By Beth Williams | News Editor
Labour and Plaid Cymru have pledged to give free school meals to every primary school pupil in Wales within the next three years.
The scheme is one of many policies to be implemented as part of a co-operation deal agreed by both political parties. The Labour party holds 30 of the 60 seats in the Senedd, meaning it is dependent on the agreement of at least one minister from another party to pass legislation. Discussing the deal, First Minister and Labour leader Mark Drakeford said: “This co-operation agreement brings the Welsh Government and Plaid Cymru together to respond to some of the most pressing issues facing Wales today, such as climate change and the energy and cost-of-living crisis.” Plaid Cymru leader, Adam Price commented: “Through it we plant together the seed beneath the snow of a new society, a new Wales, a new beginning.”
105,000 children between the ages of five and 15 are currently eligible for free school meals in Wales. This figure increased by 19,000 between January 2020 and January 2021 due to the impact of the coronavirus pandemic. Wales still has the highest amount of children living in poverty and not eligible for free school meals. During this year’s school holidays, the Welsh government allotted £23 million to financing free school meals for pupils. Mark Drakeford called the new policy “ambitious”, with Adam Price hailing it as “historic”.
Others, however, have criticised the scheme. Conservative MP Rob Roberts said, “Some 35 years ago, I benefited from free school meals when my parents were in a difficult situation and in need of support. There was no stigma, no embarrassment or issue with that at all. People talk a lot about stigma. I respectfully submit that there is no stigma, other than when well-meaning people keep saying that there is”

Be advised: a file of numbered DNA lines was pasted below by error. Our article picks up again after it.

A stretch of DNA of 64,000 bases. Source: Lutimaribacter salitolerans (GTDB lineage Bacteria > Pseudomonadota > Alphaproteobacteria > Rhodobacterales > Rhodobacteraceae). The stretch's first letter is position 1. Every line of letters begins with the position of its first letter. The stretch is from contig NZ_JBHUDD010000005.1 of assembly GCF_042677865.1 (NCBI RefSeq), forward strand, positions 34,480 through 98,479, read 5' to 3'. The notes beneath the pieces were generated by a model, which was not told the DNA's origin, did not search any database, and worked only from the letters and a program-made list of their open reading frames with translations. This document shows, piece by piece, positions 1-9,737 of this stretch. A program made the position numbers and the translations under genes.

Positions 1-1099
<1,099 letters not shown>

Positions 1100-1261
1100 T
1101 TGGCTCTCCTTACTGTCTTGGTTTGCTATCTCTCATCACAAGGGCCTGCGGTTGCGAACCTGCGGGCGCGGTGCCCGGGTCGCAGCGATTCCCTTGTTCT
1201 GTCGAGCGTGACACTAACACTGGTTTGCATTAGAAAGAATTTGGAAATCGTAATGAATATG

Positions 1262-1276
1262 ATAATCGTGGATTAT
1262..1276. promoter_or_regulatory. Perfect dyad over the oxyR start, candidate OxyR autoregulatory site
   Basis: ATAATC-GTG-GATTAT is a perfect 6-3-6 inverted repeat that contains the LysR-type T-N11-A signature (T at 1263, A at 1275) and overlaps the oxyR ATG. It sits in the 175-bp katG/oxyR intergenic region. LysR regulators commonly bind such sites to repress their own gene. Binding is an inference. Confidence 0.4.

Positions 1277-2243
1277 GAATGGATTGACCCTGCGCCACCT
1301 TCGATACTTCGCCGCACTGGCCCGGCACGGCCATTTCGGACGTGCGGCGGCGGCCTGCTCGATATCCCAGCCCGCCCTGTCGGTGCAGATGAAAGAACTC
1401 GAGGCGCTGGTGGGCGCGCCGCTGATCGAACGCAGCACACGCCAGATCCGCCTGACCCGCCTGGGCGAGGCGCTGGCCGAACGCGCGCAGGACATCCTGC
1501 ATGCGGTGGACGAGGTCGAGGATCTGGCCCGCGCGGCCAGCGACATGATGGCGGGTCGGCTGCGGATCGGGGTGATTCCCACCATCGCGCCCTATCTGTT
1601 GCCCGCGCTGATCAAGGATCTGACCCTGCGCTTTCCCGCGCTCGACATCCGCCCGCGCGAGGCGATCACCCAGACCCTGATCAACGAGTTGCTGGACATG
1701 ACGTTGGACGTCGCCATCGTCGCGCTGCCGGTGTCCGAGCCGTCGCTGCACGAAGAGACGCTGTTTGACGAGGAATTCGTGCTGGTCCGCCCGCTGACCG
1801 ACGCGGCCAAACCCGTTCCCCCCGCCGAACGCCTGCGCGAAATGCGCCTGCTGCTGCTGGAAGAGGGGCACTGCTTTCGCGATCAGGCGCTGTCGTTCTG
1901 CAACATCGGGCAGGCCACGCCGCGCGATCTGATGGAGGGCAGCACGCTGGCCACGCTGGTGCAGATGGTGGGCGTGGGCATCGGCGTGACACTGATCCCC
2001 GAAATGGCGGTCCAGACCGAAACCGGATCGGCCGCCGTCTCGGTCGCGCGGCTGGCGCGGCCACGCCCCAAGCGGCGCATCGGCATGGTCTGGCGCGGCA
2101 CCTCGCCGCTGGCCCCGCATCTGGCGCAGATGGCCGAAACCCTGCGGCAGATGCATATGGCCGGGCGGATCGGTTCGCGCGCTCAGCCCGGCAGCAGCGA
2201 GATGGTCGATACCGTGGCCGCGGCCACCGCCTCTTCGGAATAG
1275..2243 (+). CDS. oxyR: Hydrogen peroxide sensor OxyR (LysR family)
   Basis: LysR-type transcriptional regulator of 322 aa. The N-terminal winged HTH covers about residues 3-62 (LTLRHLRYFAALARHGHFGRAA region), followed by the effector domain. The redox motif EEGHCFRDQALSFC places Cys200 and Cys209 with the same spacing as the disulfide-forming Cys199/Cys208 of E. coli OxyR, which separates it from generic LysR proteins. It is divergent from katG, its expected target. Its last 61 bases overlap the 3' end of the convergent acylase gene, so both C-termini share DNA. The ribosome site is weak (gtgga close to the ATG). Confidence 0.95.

Some of the other 45 policies outlined in the co-operation deal are to potentially move the country’s net zero target from 2050 to 2035, introduce a new law surrounding Welsh language education and the extension of free childcare to all two year olds. However, this three-year co-operation does not equate to a coalition. No Plaid Cymru members will join the government as ministers or deputy ministers.
The free school meals policy follows outrage after one secondary school instructed its cooks to deny pupils food if they were more than 1p in debt. In a letter sent out to parents, Ysgol Dyffryn Nantlle in Gwynedd wrote that school meal debts had reached a total of £1800. Parents had until 19 November to clear their debts before the system was implemented on 22 November. At the time, strategic head teacher Neil Foden said that the “scale of the default means that something clearly has to be done”. The intense scrutiny has since forced the council to apologize and school officials to review this policy. However, there is no indication of a similar free school meals scheme for secondary school pupils.